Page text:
How we change what others think, feel, believe and do
The 'placebo effect' occurs where ineffective medical interventions have actual effect. For example where a doctor gives a patient a non-pharmaceutical pill, yet the patient responds as if it was pharmaceutically effective.
The placebo effect for pills increases with:
The reason the placebo works is because the patient believes it will be effective. There may also be some conditioning effect. The credibility of the person administering the placebo is hence another important factor, as is the manner of administration.
People who are higher in ego resilience and agreeableness, and with lower angry neuroticism, tend to be more susceptible to placebos, which are reflected in their more easily forming bonds with prescribing doctors. These people also tend to have more opioid receptor activity in the brain.
Alternative medicines, from acupuncture to homeopathy have been considered as working primarily (or completely) due to the placebo effect. 'Quack medicines' peddled by charlatans depend for their success on the placebo effect.
Doctors know that this often works, which is why they use it when there is no clear alternative. There is an ethical dilemma with using a placebo, as it necessarily involves deception.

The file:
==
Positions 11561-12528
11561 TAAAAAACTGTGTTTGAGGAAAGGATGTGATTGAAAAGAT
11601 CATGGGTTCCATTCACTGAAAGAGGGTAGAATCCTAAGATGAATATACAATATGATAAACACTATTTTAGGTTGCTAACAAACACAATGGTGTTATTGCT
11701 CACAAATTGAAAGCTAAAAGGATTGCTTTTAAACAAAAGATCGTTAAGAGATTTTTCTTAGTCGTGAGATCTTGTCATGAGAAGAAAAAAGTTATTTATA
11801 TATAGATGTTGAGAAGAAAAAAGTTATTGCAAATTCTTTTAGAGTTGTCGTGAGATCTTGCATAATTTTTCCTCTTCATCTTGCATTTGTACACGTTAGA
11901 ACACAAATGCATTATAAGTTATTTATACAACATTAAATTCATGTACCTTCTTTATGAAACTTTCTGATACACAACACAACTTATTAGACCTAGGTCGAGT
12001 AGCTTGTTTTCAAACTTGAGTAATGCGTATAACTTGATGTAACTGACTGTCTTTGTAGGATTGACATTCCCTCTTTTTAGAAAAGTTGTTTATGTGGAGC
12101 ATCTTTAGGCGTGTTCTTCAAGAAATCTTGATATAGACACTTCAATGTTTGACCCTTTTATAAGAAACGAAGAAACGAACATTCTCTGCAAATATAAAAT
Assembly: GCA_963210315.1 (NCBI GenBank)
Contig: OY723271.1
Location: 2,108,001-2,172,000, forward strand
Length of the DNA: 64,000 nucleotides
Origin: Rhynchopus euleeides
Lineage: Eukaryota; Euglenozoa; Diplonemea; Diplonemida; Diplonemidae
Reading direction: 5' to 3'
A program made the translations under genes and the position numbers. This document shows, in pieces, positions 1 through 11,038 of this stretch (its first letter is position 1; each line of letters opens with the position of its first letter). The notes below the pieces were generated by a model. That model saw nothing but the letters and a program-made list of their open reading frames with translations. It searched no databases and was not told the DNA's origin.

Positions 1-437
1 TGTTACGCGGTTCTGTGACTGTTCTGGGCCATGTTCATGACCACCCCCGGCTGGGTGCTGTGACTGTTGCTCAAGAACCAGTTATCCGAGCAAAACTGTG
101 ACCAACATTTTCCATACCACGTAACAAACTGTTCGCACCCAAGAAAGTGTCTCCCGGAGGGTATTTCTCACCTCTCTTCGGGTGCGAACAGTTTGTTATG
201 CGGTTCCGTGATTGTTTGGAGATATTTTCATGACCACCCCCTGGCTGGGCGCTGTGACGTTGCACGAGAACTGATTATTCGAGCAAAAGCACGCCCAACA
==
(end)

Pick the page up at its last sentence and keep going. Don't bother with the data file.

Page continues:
The placebo is by no means a cure-all and there are many diseases where it has no effect. The effect also varies with the individual, their credulity and how convinced other people they meet are that it will work.
More generally, the 'placebo effect' is also used to describe any situation where suggestion is used to some effect or where the principle of 'mind over body' is significant.
'Placebo' is Latin for 'I shall please'.
The 'nocebo effect' (Latin for 'I will harm') is a reverse of the placebo, where interventions have a negative effect.
A person complains of regular headaches and normal analgesics do not seem to have an effect. A doctor prescribes a placebo but says it is a new wonder-drug. The headaches magically disappear.
Make suggestions that people will be able to do something or something will happen to them because of some intervention you have used.
If you are unsure that people have good intent for you, beware of them making linked suggestions. It it still always a good idea to believe doctors.
Beecher, H.K. (1955). The Powerful Placebo, Journal of the American Medical Association, 159, 17
Kennedy, W P. (1961). The Nocebo Reaction. Medical World, 95, 203-205
Peciņa, M., Azhar, H., Love, T., Lu, T., Fredrickson, B., Stohler, C., and Zubieta, J. (2012). Personality Trait Predictors of Placebo Analgesia and Neurobiological Correlates, Neuropsychopharmacology
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